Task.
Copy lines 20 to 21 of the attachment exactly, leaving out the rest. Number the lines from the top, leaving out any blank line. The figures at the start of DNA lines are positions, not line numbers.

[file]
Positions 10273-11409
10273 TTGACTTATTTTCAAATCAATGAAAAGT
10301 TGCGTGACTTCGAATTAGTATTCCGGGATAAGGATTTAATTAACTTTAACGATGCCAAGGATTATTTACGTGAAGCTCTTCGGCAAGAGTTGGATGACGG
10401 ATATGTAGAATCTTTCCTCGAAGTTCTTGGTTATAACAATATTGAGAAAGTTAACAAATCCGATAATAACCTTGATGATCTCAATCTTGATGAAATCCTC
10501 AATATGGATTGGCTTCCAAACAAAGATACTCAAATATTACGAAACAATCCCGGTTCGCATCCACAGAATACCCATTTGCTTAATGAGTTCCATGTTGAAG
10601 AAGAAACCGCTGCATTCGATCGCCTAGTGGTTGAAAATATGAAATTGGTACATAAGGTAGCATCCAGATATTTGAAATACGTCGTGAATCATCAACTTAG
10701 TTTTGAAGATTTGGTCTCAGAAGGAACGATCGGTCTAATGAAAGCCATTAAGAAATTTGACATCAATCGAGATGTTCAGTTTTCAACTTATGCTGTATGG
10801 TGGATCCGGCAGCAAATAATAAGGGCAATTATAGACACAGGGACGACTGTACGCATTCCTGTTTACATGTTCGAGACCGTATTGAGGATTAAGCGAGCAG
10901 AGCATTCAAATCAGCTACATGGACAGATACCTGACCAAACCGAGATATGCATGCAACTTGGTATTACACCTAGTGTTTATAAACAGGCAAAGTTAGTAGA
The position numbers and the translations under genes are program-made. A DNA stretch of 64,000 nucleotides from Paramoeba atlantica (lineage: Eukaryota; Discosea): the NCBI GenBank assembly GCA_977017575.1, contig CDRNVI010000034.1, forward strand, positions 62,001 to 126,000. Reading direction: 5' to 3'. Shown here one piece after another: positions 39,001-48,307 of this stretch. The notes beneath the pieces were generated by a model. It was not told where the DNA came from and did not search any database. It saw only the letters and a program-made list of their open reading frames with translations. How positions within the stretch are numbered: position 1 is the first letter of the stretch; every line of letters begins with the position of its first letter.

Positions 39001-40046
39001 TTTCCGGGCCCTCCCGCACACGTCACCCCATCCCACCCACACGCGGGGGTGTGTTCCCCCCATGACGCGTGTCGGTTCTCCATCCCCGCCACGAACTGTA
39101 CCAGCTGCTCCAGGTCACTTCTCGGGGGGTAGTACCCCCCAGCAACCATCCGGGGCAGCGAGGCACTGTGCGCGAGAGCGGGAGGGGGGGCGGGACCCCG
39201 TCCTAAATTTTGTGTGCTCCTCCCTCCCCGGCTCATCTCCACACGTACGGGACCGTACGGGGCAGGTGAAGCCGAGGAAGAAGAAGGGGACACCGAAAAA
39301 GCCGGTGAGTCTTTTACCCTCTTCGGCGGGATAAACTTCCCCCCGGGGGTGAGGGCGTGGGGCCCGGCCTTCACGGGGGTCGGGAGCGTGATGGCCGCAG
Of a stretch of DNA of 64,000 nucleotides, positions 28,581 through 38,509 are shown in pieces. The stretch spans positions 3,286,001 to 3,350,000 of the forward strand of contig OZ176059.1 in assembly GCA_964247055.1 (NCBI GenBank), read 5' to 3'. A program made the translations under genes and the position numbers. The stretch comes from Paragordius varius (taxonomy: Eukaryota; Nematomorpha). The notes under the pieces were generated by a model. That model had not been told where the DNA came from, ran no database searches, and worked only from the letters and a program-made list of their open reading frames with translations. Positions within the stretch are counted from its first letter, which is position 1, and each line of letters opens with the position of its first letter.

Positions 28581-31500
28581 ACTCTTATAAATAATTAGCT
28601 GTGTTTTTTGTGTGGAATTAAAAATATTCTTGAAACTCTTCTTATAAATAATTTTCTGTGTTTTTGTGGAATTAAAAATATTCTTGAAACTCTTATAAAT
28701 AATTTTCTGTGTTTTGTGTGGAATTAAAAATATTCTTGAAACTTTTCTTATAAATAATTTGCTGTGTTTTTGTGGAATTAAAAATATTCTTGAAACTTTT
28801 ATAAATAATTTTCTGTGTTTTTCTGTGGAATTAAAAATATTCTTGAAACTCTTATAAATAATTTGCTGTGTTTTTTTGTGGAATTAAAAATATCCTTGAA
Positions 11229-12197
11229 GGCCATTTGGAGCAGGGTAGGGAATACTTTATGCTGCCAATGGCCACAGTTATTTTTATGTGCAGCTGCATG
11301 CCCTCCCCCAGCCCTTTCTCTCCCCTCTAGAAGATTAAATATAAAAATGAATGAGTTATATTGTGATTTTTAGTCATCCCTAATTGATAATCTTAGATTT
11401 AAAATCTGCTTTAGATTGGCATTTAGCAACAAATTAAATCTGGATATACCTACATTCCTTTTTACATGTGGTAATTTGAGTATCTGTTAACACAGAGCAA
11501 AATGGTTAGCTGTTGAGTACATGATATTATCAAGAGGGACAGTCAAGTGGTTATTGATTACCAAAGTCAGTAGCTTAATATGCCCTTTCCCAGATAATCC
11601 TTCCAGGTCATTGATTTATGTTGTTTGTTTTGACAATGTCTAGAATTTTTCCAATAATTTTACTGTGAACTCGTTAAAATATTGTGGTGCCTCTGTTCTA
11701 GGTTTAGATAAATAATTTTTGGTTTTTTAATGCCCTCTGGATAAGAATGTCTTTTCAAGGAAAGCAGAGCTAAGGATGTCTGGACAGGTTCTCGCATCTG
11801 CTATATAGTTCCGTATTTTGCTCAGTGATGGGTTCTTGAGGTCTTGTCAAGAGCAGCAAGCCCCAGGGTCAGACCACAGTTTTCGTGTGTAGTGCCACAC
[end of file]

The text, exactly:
28701 AATTTTCTGTGTTTTGTGTGGAATTAAAAATATTCTTGAAACTTTTCTTATAAATAATTTGCTGTGTTTTTGTGGAATTAAAAATATTCTTGAAACTTTT
28801 ATAAATAATTTTCTGTGTTTTTCTGTGGAATTAAAAATATTCTTGAAACTCTTATAAATAATTTGCTGTGTTTTTTTGTGGAATTAAAAATATCCTTGAA